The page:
We studied calcium transients in myocytes isolated from control and KO mice plated for 1 hour on coverslips. Calcium transients of cardiac myocytes from KO mice were prolonged (Figure 2A). Calcium decline (half-time, t1/2) was prolonged by 120% compared with WT (Table), suggesting lower SERCA2a activity. Time to peak (Tmax) was also prolonged in KO mice. Diastolic calcium (Rdia) was decreased in the KO mice (Table). Systolic Ca2+ peak was diminished by &10% in the myocytes from KO mice (Table), although the magnitude of the calcium transient was similar in both groups. Contractility, assessed by edge detection, was also impaired in cardiac myocytes from KO mice (Figure 2B). Cell shortening was decreased by 35% in the KO (Figure 2C). Rate of contraction (+dL/dt) and rate of relaxation (−dL/dt) were diminished by &40% in myocytes from KO mouse hearts (Figure 2, D and E). Western blot analysis revealed an &20% decrease in SERCA2a expression in the KO hearts (KO, 1.07±0.06 versus WT, 1.37±0.01 arbitrary units normalized by α-actin; P<0.05; n=8 for each group; Figure 1C). Diminished SERCA2a expression can lead to lower SR calcium loading. Myocytes from KO mice presented a decreased caffeine-induced Ca2+ transient (Figure 3, A and B). Ca2+ content was &20% lower in the KO mice (Figure 3C).
In addition to these studies, we measured rapid cooling contracture in isolated papillary muscle to evaluate SR calcium loading.27 Figure 3D shows that the magnitude of developed force after rapid cooling of the cardiac muscle was lower in KO than in WT mice (2.6±0.3 versus 6.6±2.6 mN/mm2, respectively; P<0.01, n=5).
Effects of I/R on Cardiac Mechanical Function
We sought to investigate if myocyte dysfunction was reflected in global cardiac function for KO mice. We did not see alterations on baseline parameters of perfused mouse hearts from KO mice compared with control (Figure 4). However, I/R induced a significant decrease in cardiac mechanical function in both WT and KO hearts. Before ischemia, left ventricular developed pressure was similar in both WT and KO groups (72.5±2.0 versus 80.2±6.3 mm Hg, respectively; Figure 4A; n=5). However, developed pressure was significantly decreased in both KO and WT groups throughout reperfusion. As expected, the recovery of left ventricular developed pressure was significantly lower in the KO group compared with the WT group (33.89±3.70 versus 44.69±1.71 mm Hg at 60 minutes of reperfusion, P<0.05). Other indexes of contractility such as dp/dtmax and dp/dtmin followed a similar trend. During the preischemic period, dp/dtmax and dp/dtmin were similar between both the WT and the KO groups; however, after ischemia, the KO group showed significantly poorer recoveries in the dp/dtmax and dp/dtmin compared with the WT group throughout the reperfusion period (1242.4±129.6 versus 1848.5±18.0, P<0.01, and −810.3±83.1 versus −1169.8±64.3 at the 60 minutes of reperfusion, P<0.03; n=5 for each group).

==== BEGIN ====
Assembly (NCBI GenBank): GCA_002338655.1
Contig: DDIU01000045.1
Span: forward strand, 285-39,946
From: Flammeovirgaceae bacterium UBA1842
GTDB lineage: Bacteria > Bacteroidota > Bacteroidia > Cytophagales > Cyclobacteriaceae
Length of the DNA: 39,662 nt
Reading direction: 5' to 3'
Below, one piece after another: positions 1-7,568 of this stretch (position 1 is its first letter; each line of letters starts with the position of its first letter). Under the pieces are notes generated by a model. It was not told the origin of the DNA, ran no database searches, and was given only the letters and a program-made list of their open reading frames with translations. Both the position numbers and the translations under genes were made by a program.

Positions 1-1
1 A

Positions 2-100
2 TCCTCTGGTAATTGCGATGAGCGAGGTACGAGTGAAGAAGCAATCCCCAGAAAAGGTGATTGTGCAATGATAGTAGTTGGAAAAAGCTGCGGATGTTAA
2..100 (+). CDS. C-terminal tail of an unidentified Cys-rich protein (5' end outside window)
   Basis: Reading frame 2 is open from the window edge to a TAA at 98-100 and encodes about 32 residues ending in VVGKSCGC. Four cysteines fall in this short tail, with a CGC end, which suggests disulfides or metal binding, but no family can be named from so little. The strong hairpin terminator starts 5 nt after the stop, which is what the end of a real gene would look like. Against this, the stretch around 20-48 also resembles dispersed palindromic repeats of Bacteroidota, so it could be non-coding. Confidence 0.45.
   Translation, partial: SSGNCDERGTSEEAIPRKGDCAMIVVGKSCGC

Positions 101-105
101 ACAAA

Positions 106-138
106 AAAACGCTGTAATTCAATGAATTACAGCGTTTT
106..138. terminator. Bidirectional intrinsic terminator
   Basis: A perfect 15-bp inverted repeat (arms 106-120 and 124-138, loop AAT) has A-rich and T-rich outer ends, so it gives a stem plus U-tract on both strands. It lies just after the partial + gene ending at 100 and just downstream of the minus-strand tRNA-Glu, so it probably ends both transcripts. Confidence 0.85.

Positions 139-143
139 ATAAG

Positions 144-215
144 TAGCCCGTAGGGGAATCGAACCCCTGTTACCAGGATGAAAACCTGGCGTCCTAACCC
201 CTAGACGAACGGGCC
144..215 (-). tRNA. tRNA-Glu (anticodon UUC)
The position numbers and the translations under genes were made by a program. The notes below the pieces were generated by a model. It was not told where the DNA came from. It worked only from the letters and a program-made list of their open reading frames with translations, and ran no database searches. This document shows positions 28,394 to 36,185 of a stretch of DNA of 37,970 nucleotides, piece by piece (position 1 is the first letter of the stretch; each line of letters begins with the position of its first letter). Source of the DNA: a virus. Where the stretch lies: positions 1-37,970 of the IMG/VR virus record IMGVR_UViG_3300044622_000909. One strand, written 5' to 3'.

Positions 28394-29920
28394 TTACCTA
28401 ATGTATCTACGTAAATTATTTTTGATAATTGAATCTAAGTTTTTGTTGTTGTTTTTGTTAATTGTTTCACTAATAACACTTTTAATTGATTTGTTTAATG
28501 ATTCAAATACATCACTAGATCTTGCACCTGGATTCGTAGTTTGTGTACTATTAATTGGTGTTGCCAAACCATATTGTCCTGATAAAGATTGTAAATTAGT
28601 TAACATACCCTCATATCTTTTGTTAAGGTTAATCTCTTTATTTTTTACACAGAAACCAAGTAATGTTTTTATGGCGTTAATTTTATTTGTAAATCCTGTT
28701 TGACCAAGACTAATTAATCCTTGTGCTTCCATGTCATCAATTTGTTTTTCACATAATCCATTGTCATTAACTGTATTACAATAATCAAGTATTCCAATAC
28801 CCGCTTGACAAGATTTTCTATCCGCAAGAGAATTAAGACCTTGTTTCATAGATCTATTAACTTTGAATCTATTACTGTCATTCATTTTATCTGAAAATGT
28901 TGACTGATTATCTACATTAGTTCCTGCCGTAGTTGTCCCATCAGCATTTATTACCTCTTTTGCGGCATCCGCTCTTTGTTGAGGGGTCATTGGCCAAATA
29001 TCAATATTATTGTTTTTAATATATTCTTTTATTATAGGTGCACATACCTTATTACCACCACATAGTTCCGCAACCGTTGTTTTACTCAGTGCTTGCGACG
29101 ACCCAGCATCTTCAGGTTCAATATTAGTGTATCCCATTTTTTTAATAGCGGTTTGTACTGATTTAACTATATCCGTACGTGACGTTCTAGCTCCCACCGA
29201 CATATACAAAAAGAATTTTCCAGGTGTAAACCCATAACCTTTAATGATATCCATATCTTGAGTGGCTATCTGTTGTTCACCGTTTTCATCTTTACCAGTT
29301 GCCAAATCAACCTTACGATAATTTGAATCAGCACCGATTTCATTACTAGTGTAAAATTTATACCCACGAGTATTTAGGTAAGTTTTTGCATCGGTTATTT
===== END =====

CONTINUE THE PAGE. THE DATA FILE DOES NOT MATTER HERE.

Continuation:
End-diastolic pressure was set at 10 mm Hg during the preischemic period. After ischemia, end-diastolic pressure increased significantly in the KO group, which was prominent at the early reperfusion period and was significantly higher compared with the WT group (29.65±3.50 versus 13.78±3.61 mm Hg at 15 minutes of reperfusion, P<0.01; Figure 3D; n=5). The WT group did not show significant changes in end-diastolic pressure compared with the preischemic level throughout the reperfusion period. Also, T1/2 was significantly increased in the KO group compared with its preischemic level, and it was significantly higher compared with the WT group throughout reperfusion (P<0.05, n=5, not shown).
Creatine kinase activity in the perfusion effluent was significantly increased after I/R, especially at the early phase of reperfusion in the KO hearts compared with WT control hearts (Figure 4C).
Rescue of Myocyte Contractile Dysfunction by Adenoviral-Induced Expression of Hsp70 or SERCA2a
To investigate if lack of Hsp70 was responsible for the observed alterations on contractile properties of KO myocytes, we infected cardiac myocytes from KO mice with an adenovirus carrying the Hspa1a gene. Hsp70 protein expression was confirmed by Western blot (not shown). Figure 5 shows the recovery of contractile properties toward control in the KO cardiac myocytes expressing Hsp70. Hsp70 expression increased cell shortening by 120% in the myocytes from KO mice compared with KO myocytes infected with empty adenovirus (KO+Adv-Ctr, Figure 5B). The function of rescued myocytes was not statistically different from WT myocytes. The rate of contraction and relaxation was also improved (Figure 5C). In addition, we measured the expression of SERCA2a protein in these myocytes. Cultured KO myocytes presented a 15% decrease in SERCA2a expression, which was returned toward WT after Hsp70 adenoviral expression (Figure 5D). Furthermore, replacement of SERCA2a protein by adenoviral expression, restored contractile function, and calcium transients toward control (see Figure in the online-only Data Supplement).